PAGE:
STEPHANOPOULOS: I know there’s no evidence for it (www.washingtonpost.com/blogs/right-turn/wp/2016/12/05/interviewers-cannot-let-the-lies-fly-by).
Pence would not relent:
PENCE: I think the American people find it very refreshing that they have a president who will tell them what’s on his mind. And I think the connection that he made in the course…
STEPHANOPOULOS: Whether it’s true or not?
Believe it or not, Pence said “true or not” wasn’t the important question. George Orwell is smiling.
Trump lies so often that it is hard to keep up. But here are a few recent lies that strike me as being particularly notorious:
- When James Clapper, Director of National Intelligence, tried to reassure Trump that the intelligence community had “not made any judgment” about the infamous dossier’s reliability, Trump tweeted that he had been told by Clapper that the report was “false and fictitious,” and “illegally circulated.”
- Trump accused CNN of turning over the dossier to the media. In fact, CNN neither divulged the dossier nor linked its story to BuzzFeed. (See Jim Rutenberg’s column (nytimes.com/2017/01/12/business/media/trump-media-news-conference.html) on why the media must quickly get its act together in response to Trump’s divide-and-rule strategy.)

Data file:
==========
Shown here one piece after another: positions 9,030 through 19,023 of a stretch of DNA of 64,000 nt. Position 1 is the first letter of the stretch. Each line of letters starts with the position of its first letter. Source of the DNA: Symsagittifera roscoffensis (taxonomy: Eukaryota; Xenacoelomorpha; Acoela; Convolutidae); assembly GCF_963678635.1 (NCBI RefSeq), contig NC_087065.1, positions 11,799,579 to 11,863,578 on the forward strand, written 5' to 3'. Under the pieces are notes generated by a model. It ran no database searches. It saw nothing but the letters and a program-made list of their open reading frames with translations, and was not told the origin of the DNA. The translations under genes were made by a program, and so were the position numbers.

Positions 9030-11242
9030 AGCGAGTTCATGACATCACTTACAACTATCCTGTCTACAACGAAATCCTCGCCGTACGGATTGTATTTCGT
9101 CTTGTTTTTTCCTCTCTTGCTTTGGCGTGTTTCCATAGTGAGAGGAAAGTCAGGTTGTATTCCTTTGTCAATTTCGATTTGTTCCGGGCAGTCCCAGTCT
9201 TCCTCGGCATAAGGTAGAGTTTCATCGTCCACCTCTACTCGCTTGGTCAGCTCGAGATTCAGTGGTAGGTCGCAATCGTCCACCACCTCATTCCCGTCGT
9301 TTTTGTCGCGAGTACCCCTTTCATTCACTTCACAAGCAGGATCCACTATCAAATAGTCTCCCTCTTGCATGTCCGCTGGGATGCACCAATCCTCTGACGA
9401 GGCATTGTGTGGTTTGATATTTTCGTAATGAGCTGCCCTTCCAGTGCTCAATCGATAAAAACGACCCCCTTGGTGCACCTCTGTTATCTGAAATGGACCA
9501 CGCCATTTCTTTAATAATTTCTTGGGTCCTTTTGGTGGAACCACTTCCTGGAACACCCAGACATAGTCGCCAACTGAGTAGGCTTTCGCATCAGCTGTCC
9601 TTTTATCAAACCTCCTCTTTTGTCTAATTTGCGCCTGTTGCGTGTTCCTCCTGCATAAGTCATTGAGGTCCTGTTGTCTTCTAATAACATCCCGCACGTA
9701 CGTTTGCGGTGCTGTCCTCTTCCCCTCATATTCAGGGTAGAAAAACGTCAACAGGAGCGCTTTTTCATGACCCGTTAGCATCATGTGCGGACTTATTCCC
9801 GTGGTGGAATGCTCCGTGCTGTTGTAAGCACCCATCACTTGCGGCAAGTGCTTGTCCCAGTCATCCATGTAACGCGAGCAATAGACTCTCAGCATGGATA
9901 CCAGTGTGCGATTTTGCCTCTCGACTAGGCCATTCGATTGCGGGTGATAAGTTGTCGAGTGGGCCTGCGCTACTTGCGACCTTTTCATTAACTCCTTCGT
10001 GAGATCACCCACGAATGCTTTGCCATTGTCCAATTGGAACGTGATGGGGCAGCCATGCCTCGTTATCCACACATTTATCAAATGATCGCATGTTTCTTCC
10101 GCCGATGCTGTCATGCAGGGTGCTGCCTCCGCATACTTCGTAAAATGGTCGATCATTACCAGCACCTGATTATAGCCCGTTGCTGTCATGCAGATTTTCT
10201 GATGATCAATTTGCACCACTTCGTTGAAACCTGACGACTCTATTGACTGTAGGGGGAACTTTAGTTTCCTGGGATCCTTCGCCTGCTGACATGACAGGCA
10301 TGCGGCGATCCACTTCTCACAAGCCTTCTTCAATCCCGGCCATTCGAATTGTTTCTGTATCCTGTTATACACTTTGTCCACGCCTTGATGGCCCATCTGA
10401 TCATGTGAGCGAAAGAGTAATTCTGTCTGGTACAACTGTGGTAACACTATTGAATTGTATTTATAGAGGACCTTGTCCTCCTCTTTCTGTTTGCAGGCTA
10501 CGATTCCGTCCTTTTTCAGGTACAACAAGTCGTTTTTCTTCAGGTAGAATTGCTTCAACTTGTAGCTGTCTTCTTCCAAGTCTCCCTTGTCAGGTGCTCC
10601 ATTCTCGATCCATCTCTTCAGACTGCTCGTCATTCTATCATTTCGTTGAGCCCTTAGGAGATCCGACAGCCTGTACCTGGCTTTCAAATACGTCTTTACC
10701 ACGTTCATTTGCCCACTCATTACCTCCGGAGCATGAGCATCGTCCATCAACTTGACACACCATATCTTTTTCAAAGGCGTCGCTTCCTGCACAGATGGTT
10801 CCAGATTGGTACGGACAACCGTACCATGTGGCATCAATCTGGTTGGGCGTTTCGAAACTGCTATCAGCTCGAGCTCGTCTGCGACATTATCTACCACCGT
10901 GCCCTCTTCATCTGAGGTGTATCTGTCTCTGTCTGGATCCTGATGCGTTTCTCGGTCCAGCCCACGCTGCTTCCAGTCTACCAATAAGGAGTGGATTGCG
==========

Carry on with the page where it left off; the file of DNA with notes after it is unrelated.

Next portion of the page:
- Trump said he would put the Trump Organization in the hands of his sons. But he bragged that he could run both the organization and the government. Does anyone seriously believe Trump won’t be involved in running his empire? He’s been doing business every day since his election. When he promised no new investments abroad, that didn’t include expansion of existing properties, like his golf course in Scotland. Expect more of such calculated ambiguity, aka lying.
- Trump insists he really won the popular vote because 3 million people voted illegally. It’s a lie, plain and simple. Trump is incapable of admitting that he lost the popular vote to Hillary Clinton by a H-U-G-E margin.
- Trump says he has held numerous press conferences, which he asserts probably won him the nomination. We must have been asleep.